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In protests, the Lebanese Hariri sets a deadline to solve the crisis news



Beirut, Lebanon – Prime Minister Saad Hariri scheduled a three-day ultimatum for his coalition partners on Friday to solve the severe economic crisis in Lebanon when tens of thousands of anti-government demonstrators gathered for a second day across the country.

The protests that broke out on Thursday over plans for new taxes are the most serious challenge facing Hariri's coalition government, which came to power less than a year ago.

"I set a very short deadline," said Hariri. "Either our partners in the coalition government give a clear answer or I will have something else to say."

As he spoke, the Lebanese flagged demonstrators on the martyrs' square in Beirut continued to demand the resignation of the country's political elite, including Hariri, President Michel Aoun, Speaker of Parliament Nabih Berri, and Foreign Minister Gebran Bassil.

  Protesters call for political establishment in downtown Beirut [Timour Azhari/Al Jazeera]

Protesters call for political establishment in downtown Beirut [Timour Azhari/Al Jazeera]

Protesters angry at the government's plans to raise new taxes in the face of rising living costs sang "Revolution! Revolution!" and "The people demand the overthrow of the regime". They also accused the Lebanese leadership of corruption and called for the repeal of the country's strict banking secrecy and the return of state funds stolen for decades to the state treasury.

"Thief, thief, Michel Aoun is a thief," some of them sang, looking around nervously with a grin on their face. In Lebanon, insulting the president can get you to jail.

"Everyone is tired, the situation is terrible, people have no money, people are falling apart and all they give us is taxes, taxes, taxes," said Samir Shmaysri, a 39-year-old barber.

"There is no reform process that could be hoped for."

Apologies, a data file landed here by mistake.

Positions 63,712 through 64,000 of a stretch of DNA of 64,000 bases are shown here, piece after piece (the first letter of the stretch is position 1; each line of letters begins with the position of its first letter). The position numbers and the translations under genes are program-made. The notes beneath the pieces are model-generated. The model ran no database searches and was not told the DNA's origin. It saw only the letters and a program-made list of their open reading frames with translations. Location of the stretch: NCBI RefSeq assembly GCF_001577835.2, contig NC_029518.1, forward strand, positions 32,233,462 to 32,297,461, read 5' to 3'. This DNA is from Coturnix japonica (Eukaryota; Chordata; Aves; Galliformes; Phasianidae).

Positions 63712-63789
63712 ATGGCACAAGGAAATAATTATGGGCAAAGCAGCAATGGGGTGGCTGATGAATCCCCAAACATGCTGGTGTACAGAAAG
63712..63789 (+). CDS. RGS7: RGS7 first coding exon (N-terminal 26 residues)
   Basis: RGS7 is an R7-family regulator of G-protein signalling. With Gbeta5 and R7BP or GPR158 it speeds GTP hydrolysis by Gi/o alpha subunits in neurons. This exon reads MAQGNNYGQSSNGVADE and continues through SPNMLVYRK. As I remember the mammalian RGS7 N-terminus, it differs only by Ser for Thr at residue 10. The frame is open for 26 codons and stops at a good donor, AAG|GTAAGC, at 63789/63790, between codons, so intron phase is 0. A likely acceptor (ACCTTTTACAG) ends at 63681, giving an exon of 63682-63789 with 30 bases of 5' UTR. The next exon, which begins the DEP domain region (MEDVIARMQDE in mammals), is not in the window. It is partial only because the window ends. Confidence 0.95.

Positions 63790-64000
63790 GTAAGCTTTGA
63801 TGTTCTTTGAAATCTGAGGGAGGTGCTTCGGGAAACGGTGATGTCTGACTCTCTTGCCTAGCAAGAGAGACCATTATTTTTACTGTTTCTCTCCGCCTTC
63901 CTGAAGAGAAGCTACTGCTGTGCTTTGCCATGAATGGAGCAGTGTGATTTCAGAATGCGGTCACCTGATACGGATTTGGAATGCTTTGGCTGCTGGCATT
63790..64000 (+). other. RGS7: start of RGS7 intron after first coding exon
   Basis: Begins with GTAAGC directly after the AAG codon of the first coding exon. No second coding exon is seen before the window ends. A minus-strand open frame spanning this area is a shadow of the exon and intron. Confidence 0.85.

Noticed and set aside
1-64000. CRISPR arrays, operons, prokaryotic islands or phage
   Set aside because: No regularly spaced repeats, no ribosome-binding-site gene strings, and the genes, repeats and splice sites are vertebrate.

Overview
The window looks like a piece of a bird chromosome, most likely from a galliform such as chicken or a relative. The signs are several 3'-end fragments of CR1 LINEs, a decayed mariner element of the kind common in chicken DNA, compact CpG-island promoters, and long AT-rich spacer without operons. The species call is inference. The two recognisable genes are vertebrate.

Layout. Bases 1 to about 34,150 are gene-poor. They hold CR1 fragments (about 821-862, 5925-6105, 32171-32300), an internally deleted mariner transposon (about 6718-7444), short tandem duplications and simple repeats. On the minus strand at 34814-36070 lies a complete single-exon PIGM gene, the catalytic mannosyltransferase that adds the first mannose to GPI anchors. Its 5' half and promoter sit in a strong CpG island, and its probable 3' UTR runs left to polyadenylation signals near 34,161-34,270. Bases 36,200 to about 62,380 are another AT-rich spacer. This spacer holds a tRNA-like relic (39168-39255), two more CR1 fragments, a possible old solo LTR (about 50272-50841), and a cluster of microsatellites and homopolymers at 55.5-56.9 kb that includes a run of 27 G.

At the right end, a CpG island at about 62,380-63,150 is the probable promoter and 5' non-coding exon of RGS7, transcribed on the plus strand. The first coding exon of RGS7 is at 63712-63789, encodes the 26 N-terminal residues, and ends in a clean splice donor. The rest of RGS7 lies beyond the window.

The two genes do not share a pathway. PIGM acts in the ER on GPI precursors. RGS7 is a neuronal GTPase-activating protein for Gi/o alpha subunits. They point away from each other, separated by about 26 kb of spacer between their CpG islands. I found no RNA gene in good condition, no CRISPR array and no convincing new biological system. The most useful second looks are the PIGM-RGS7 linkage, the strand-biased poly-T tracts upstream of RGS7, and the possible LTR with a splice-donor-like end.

Also in the eastern Bekaa Valley and in Tripoli, the second largest Lebanese city, protesters took to the streets According to local media, several demonstrators were injured when lawmakers' bodyguards opened fire on a crowd.

The demonstration began after the financially weak government announced plans to raise new taxes, including WhatsApp voice calls. On Friday night, protesters blocked roads across the country with burning tires and set fire to buildings and destroyed shops in some areas.

In the midst of the riots, banks, shops and schools closed down on Friday.

  A soldier tries to clear a way through smoldering garbage cans and burning tires on the outskirts of downtown Beirut. [Timour Azhari/Al Jazeera]

A soldier trying to clear a way through smoldering garbage cans and burning tires on the outskirts of downtown Beirut Rage led the Lebanese government to cancel plans for taxes on WhatsApp calls, but the measures did little to reassure protesters.

"We want to change the situation in the country, that's it," said a protester who blocked a street with a burning trash can near Beirut's Ras al-Nabaa district.

"We tried peacefully, it did not work."

The man had a wooden club with a charred end in his right hand. Next to him, another young man was busy restraining a road with smoldering garbage cans and burning tires after a vehicle of the Lebanese army briefly opened them to drive through.

Randa, who brought her young nephew to protest on Friday, said it was her first time on the street

"It does not matter if it's suitable for a kid his age or not," she said University teacher, when the Lebanese national anthem sounded from her speakers.

"Everyone has to go down," she said. "I have the feeling that there is no partisan inclination to the protests, the intentions are pure."

  A convoy of Army Humvees turns around after being confronted with demonstrators on a roadblock in central Beirut. [Timour Azhari/Al Jazeera]

A convoy of Army Humvees turns after the confrontation of a demonstrator at a roadblock outside the center of Beirut [Timour Azhari/Al Jazeera]

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